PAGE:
Questions? Call (888) 845-2887 Hablamos Español

Winona Republican Herald Newspaper Archive: August 27, 1949 - Page 1

Share Page

Publication: Winona Republican Herald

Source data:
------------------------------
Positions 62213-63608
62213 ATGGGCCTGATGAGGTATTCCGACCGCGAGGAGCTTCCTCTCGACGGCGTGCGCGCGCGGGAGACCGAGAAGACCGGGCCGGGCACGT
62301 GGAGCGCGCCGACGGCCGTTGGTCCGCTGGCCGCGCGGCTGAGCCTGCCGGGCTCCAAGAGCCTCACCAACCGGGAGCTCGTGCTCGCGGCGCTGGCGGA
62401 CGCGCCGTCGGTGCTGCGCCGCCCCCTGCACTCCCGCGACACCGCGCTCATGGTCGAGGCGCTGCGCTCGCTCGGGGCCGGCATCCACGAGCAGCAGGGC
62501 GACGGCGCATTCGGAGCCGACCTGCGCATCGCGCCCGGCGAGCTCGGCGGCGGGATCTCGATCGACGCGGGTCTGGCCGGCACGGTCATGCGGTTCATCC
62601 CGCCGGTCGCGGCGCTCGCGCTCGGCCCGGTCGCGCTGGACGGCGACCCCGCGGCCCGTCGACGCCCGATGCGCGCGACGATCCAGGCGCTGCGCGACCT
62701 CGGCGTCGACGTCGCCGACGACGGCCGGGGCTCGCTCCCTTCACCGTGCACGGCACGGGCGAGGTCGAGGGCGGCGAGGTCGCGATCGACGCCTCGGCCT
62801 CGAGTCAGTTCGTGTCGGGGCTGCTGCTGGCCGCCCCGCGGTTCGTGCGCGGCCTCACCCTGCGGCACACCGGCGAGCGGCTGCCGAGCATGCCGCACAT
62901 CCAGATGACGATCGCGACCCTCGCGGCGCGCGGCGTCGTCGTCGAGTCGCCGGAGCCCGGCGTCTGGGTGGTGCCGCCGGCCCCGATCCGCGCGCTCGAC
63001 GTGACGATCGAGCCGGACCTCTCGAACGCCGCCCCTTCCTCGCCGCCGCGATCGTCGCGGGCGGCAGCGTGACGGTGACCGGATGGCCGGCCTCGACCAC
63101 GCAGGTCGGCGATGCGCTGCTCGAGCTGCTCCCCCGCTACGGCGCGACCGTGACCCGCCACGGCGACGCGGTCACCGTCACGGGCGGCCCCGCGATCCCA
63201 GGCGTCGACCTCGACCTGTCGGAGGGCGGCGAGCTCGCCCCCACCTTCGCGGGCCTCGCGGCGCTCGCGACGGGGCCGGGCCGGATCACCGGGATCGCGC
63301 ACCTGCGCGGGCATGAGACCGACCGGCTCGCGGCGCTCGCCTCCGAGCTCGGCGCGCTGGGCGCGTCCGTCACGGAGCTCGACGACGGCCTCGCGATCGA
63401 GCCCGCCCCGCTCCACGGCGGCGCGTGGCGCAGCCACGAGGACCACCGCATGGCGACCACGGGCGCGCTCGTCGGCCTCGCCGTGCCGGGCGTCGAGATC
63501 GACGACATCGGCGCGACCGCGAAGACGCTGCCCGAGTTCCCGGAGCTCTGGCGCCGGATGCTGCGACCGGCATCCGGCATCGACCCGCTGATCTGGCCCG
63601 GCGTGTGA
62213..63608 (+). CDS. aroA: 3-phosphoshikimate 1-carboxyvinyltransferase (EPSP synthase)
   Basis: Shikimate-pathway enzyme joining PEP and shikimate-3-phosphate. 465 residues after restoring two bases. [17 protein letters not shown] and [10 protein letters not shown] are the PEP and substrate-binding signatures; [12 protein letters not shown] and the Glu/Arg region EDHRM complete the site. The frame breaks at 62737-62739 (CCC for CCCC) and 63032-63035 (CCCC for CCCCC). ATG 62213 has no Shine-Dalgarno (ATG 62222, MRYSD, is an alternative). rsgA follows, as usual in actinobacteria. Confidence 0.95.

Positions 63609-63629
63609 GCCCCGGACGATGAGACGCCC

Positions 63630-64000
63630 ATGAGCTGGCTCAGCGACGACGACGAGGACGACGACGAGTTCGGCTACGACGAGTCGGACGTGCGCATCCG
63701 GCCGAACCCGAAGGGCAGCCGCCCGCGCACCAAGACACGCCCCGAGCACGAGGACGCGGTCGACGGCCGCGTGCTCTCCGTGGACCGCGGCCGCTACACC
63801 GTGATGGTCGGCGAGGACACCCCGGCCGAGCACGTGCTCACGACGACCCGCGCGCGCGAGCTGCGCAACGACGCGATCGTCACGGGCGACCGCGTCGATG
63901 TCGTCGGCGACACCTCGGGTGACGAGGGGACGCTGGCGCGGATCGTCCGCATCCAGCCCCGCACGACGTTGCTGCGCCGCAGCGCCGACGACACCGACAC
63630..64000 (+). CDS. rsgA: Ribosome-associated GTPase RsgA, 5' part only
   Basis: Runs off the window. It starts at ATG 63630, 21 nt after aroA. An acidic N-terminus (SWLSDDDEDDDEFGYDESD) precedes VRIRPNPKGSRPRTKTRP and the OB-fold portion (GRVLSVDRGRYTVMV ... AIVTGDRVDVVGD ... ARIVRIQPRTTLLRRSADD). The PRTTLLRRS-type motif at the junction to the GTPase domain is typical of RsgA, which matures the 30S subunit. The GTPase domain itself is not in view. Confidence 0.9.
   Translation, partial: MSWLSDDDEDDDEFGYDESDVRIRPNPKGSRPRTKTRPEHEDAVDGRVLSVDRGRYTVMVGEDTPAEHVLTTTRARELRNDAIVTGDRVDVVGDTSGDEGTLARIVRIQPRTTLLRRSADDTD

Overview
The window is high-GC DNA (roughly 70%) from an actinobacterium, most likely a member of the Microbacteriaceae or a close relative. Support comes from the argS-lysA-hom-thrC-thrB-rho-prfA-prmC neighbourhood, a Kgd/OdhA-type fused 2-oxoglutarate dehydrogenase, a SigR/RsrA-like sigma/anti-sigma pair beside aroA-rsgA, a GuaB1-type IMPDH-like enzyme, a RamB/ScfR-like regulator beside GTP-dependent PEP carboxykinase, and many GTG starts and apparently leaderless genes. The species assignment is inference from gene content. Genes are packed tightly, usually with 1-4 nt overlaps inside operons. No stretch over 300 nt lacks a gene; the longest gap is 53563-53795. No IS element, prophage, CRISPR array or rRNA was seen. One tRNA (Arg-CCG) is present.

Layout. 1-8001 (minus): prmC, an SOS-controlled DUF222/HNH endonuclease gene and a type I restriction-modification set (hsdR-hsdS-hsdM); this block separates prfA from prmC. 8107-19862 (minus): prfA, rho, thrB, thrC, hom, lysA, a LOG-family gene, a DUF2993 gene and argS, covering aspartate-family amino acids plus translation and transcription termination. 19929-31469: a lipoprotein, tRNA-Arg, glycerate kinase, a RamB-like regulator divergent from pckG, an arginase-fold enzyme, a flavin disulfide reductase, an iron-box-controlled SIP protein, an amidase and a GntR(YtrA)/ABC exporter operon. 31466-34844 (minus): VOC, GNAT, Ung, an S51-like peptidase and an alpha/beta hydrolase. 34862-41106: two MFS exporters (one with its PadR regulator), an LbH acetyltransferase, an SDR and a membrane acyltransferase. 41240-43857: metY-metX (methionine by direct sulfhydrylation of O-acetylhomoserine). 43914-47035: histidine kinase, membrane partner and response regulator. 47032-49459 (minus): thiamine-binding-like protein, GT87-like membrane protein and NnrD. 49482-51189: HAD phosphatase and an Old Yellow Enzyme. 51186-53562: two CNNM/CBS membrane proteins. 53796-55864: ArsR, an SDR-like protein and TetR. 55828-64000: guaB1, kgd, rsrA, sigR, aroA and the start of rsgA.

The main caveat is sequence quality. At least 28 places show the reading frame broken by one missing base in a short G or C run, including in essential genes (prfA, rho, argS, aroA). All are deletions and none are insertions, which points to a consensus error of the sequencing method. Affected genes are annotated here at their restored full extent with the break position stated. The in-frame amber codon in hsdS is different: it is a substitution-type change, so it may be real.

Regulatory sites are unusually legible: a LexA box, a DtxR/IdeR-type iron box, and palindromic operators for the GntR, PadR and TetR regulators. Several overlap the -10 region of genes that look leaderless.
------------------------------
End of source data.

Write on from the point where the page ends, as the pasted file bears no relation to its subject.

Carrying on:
Location: Winona, Minnesota

Issue Date:

Get 1 more page view just for clicking

to like us on Facebook